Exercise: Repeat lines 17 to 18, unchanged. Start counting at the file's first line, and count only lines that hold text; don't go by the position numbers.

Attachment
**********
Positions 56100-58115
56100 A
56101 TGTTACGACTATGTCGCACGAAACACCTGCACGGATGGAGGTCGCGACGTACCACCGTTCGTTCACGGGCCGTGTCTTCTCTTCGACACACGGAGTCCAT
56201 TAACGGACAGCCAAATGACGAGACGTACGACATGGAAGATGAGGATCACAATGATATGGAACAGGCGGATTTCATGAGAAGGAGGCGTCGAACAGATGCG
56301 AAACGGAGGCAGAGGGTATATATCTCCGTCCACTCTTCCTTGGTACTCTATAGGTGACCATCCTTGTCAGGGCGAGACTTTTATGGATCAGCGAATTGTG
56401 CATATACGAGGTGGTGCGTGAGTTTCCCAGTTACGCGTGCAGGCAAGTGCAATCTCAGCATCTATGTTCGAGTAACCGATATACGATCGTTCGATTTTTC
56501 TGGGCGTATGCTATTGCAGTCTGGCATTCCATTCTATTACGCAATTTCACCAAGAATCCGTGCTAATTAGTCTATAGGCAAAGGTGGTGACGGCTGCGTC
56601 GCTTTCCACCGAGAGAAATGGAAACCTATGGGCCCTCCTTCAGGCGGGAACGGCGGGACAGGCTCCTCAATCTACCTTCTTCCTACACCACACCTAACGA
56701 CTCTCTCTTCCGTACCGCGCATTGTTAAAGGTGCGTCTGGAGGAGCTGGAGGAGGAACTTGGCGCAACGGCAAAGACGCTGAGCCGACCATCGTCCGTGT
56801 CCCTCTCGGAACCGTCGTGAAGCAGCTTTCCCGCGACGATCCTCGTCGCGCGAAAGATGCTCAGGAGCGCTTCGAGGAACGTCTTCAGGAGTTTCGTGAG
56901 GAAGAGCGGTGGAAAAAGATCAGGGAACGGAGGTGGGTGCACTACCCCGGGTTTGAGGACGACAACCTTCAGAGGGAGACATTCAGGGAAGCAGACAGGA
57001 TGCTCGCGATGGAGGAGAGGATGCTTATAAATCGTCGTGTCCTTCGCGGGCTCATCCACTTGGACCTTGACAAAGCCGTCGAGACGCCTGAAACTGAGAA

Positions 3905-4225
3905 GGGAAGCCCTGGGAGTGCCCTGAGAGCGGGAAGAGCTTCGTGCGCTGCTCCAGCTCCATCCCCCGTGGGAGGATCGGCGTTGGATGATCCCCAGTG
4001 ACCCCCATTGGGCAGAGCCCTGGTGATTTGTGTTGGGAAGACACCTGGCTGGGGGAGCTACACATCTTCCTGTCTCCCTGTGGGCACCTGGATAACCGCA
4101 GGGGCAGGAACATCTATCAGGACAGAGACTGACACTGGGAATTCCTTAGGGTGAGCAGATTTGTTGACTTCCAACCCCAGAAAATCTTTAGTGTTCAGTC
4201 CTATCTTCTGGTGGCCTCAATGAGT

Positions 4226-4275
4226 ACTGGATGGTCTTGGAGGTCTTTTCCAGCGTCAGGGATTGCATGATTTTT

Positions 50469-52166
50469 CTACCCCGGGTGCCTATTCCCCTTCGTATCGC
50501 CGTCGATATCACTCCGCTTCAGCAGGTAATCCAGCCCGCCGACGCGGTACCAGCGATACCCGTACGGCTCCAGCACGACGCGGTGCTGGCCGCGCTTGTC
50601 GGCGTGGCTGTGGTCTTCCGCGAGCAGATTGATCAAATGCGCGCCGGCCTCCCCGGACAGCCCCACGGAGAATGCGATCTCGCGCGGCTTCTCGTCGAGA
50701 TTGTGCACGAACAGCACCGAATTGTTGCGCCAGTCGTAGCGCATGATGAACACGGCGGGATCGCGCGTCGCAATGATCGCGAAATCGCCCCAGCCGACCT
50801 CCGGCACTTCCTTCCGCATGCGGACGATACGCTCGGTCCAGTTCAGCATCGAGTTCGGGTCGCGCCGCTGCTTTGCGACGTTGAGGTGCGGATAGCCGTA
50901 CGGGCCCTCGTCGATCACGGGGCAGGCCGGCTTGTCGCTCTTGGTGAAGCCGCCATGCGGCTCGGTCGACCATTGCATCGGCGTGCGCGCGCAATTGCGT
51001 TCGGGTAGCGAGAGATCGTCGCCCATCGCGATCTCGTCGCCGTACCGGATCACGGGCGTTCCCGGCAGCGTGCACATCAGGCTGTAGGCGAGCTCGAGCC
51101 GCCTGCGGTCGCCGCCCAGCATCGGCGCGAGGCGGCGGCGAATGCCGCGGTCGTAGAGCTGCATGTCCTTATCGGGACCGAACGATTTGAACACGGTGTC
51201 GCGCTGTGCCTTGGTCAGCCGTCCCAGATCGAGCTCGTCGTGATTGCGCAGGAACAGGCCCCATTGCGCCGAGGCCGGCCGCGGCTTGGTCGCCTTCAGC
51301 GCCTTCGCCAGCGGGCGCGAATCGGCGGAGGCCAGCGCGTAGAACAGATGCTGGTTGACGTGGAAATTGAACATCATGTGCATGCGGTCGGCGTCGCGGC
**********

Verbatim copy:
4201 CTATCTTCTGGTGGCCTCAATGAGT

Positions 4226-4275